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Partial Template Specialization

P: n/a
Hi group,

I have a problem with partial template specialization. In the code
below I have a template struct Music with one method, play(),
and three kinds of music, Jazz, Funk and Bach. When I specialize
Music<Bach>, I expect that the original play() method is available
in the specialization, but it is not. How can I fix this?

-X

struct Jazz{};
struct Funk{};
struct Bach{};
template<struct A>struct Music{void play(){}};
struct Music<Bach>{}; //partial template specialization
int main()
{
Music<Jazz>().play(); //OK
Music<Funk>().play(); //OK
Music<Bach>().play(); //error, Music<Bach>().play not declared
return 0;
}

Jul 19 '05 #1
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8 Replies


P: n/a

"Agent Mulder" <mb*******************@home.nl> wrote in message
news:bo**********@news4.tilbu1.nb.home.nl...
Hi group,

I have a problem with partial template specialization. In the code
below I have a template struct Music with one method, play(),
and three kinds of music, Jazz, Funk and Bach. When I specialize
Music<Bach>, I expect that the original play() method is available
in the specialization, but it is not. How can I fix this?

-X

struct Jazz{};
struct Funk{};
struct Bach{};
template<struct A>struct Music{void play(){}};
struct Music<Bach>{}; //partial template specialization
int main()
{
Music<Jazz>().play(); //OK
Music<Funk>().play(); //OK
Music<Bach>().play(); //error, Music<Bach>().play not declared
return 0;
}


I'm sure others will be able to give a more complete answer than I, but in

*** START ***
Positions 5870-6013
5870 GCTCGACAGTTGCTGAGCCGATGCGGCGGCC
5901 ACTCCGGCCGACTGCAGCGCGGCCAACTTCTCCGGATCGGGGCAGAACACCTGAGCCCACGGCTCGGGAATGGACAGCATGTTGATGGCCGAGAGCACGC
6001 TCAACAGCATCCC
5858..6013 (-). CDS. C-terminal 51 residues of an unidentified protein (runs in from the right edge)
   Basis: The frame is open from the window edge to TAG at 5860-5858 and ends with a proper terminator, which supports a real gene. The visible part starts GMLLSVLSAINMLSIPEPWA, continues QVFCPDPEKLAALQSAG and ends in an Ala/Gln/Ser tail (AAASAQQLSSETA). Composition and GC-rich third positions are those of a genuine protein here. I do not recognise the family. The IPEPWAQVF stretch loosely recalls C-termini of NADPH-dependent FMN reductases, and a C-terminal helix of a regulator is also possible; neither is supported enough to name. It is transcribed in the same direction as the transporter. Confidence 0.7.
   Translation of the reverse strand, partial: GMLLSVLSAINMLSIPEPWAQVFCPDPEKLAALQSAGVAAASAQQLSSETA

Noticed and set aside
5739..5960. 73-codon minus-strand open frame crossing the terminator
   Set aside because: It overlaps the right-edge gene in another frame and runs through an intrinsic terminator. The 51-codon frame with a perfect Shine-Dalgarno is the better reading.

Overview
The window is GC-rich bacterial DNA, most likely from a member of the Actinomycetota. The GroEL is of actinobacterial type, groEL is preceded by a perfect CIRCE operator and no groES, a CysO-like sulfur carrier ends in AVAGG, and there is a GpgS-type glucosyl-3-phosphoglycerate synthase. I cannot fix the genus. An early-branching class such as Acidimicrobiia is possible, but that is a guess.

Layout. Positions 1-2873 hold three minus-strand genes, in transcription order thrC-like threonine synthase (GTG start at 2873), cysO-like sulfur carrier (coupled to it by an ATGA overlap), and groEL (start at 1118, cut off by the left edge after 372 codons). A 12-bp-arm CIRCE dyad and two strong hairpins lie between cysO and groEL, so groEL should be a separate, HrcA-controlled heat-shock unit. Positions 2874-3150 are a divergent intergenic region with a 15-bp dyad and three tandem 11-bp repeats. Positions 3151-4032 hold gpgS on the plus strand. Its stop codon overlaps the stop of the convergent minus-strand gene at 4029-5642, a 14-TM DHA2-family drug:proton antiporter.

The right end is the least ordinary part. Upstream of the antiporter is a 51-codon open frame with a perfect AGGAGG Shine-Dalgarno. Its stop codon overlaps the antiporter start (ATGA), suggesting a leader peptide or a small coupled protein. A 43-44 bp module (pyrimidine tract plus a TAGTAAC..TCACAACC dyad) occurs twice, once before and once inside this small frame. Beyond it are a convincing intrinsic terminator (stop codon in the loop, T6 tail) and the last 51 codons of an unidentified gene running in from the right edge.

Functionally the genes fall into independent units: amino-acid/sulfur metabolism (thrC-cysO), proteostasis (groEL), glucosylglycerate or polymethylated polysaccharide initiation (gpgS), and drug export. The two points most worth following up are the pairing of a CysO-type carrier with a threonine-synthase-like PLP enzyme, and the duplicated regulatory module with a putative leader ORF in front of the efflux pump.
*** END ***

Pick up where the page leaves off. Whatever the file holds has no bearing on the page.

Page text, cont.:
looking at your code, your specialization for Bach does indeed not have a
play() member function. In fact, it doesn't have any member functions or
data members - it's an empty class! I believe I'm correct in saying that
your partial specialization will have only what you explicitly put in it.
I'll rely on others to correct me if I'm wrong, but I think what I said is
correct...

Also, template<struct A> should be either template<typename A> or
template<class A> (these two are equivalent).
Jul 19 '05 #2

P: n/a
Agent Mulder wrote:
...
I have a problem with partial template specialization. In the code
below I have a template struct Music with one method, play(),
and three kinds of music, Jazz, Funk and Bach. When I specialize
Music<Bach>, I expect that the original play() method is available
in the specialization, but it is not. How can I fix this?
...
struct Jazz{};
struct Funk{};
struct Bach{};
template<struct A>struct Music{void play(){}};
struct Music<Bach>{}; //partial template specialization
This is not partial specialization. This is explicit specialization. And
the correct syntax is a s follows

template<> struct Music<Bach> {};
int main()
{
Music<Jazz>().play(); //OK
Music<Funk>().play(); //OK
Music<Bach>().play(); //error, Music<Bach>().play not declared
return 0;
}
...


Explicit (or partial) specialization of a template is an independently
defined template. You defined it as a template class with no explicit
members. That's what you get when you instantiate the specialized
version - a class with no explicit members. It doesn't have method
'play()', hence the error.

If you want to have an explicit specialization of the entire
'Music<Bach>' and still have method 'play' in it, you have no other
choice but to declare and define this method in 'Music<Bach>' explicitly.